The only say we have is at the ballot box, where we are outnumbered and outcampaigned by the folks with the deep pockets.

  8. Comment from Steve Buel:

    I guess I should have said the PPS list Carrie mentioned …but the point is that reform and testing gets all the effort. Interesting article on Lents today. Time, effort, and energy are the keys to improvement whatever the goal. They have improved on the tests because they did these things and focussed on improving on the tests. Want something to duplicate to improve test scores then this is the ticket. But that is the question: “Do you want to improve on the test scores?” Where the answer is yes, you can go this route. Maybe the school district could divide up kids based on whether they need to improve on their test scores or not. School A is a test score school. School B is an education school etc.

  9. Comment from S. Wilcox:

    I agree with Steve. Those successful schools? They managed to get their test scores up, or keep them up. That is all. Some have no resources, no support, no leadership. But they are ALL about the test. That is success in the district.

  10. Comment from moonlighting:

    Zeke who?? What are his qualifications? He is second in command of a huge school district and as we all know really running the district (maybe into the ground). He seems to protect Ms. Smith from fixing special ed., title I and ESL.

  11. Comment from lek:

    lents raising there scores are a joke. since moving to lents last november. my son who always exceeded state tests barely passed. my mainstreamed son failed the math state test he used to exceed and my first grade daaughters teacher forgot to have her tag tested. how so many kids supposedly passed is beyond me. lents school is a joke.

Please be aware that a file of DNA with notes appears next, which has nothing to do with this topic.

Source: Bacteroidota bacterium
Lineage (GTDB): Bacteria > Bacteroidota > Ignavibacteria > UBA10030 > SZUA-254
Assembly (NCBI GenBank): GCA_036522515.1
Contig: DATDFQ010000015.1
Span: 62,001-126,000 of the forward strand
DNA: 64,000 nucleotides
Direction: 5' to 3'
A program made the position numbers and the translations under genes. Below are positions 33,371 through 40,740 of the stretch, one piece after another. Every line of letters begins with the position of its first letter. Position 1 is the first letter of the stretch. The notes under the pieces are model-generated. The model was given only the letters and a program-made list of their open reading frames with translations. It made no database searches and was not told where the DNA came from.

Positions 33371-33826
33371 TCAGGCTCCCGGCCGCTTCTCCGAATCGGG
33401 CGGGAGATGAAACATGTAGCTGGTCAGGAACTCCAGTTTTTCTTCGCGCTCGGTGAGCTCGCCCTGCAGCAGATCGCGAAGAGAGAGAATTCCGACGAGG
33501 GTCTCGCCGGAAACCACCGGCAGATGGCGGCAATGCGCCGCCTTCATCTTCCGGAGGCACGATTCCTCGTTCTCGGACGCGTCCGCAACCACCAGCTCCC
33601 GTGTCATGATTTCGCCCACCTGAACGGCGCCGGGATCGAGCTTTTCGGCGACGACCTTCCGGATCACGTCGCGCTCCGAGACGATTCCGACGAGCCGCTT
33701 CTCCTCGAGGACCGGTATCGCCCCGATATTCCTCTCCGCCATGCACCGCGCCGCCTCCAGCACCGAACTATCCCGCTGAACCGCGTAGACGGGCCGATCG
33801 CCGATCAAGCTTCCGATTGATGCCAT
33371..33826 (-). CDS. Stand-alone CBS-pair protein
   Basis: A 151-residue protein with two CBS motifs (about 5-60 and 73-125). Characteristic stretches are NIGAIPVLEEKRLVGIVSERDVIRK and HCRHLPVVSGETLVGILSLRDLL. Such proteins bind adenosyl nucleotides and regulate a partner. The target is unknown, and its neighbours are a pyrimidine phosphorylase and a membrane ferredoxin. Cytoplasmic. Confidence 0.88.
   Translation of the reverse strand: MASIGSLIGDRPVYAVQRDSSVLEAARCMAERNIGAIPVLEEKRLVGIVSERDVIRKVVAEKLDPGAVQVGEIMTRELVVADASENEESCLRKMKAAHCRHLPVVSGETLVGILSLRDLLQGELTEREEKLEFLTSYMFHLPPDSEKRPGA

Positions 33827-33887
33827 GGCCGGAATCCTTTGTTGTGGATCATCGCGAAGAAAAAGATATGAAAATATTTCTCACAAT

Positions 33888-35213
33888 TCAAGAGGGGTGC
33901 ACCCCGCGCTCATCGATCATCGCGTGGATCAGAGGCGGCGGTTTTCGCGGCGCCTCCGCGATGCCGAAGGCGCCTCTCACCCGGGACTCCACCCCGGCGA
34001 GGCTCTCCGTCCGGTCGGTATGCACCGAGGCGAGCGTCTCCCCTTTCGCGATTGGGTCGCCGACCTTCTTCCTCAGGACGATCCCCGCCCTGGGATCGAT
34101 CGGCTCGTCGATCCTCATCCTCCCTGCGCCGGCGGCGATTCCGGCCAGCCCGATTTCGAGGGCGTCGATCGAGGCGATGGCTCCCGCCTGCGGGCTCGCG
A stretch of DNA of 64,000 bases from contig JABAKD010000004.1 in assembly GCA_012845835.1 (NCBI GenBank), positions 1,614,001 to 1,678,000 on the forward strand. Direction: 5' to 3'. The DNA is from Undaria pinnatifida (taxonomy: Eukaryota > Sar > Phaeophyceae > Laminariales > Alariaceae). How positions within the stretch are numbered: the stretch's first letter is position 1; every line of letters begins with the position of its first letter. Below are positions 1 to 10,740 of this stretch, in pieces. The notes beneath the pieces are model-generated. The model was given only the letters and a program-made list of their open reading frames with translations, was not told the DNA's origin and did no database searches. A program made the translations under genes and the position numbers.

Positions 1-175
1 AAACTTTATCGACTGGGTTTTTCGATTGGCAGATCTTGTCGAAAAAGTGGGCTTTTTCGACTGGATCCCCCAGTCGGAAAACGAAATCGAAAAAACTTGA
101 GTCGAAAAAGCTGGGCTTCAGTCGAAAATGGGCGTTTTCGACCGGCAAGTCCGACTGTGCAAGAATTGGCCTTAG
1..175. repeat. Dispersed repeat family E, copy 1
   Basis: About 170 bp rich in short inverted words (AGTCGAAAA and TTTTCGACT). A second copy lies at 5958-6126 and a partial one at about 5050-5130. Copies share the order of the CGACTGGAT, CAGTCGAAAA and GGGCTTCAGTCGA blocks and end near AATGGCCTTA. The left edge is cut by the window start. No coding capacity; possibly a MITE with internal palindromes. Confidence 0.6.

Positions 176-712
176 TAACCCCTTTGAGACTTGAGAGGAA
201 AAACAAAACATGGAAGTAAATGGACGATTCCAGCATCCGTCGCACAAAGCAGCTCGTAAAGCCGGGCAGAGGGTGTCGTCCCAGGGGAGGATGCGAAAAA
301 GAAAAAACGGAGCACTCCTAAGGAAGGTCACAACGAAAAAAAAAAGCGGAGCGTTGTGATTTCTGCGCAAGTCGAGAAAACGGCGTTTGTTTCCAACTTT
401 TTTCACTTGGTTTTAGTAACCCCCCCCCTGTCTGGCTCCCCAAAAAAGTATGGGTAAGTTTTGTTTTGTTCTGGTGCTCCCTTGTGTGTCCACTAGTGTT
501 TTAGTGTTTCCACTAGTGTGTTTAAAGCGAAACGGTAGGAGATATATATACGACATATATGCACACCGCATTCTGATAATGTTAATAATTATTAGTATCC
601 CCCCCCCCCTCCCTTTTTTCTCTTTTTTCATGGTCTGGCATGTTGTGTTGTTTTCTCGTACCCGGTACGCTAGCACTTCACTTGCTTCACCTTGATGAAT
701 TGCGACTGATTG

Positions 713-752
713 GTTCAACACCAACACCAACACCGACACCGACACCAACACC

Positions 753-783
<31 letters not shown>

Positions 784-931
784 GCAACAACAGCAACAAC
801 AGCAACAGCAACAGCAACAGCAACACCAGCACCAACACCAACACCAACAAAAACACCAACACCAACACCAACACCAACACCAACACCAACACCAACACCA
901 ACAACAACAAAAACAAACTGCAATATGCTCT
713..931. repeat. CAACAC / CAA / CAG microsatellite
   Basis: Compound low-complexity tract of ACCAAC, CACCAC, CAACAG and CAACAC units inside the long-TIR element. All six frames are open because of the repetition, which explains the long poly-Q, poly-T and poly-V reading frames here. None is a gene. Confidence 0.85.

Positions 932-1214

12. Comment from John B. Tang:

    Zeke does not know enough about education issues to fix anything so let’s face it. His resume is about one page long. How did he get to be Chief of Staff of a school district with 47,000 students is beyond me. He will protect Carole though to her detriment. I think Carole is an honest and decent person and she means well, but I don’t know about Zeke. He is manipulative and slick and will do anything to protect Carole but at the expense of anything else. What Carole needs to do is to have the gut to fire a few of her senior management level staff who does not have anything to offer. BTW, why do I keep seeing Jean Fischer back at the BESC? Is she double-dipping enough? Isn’t she one of the trimmings mentioned in the Willamette Week a while back. Isn’t there enough talent out there to do what she is doing for central? So a new person has been hired for the Director of Office of School Modernization, an architech, I believe. There should be more talented people out there to bring into central rather than hiring the old hands who were not very successful with what they were doing for decades.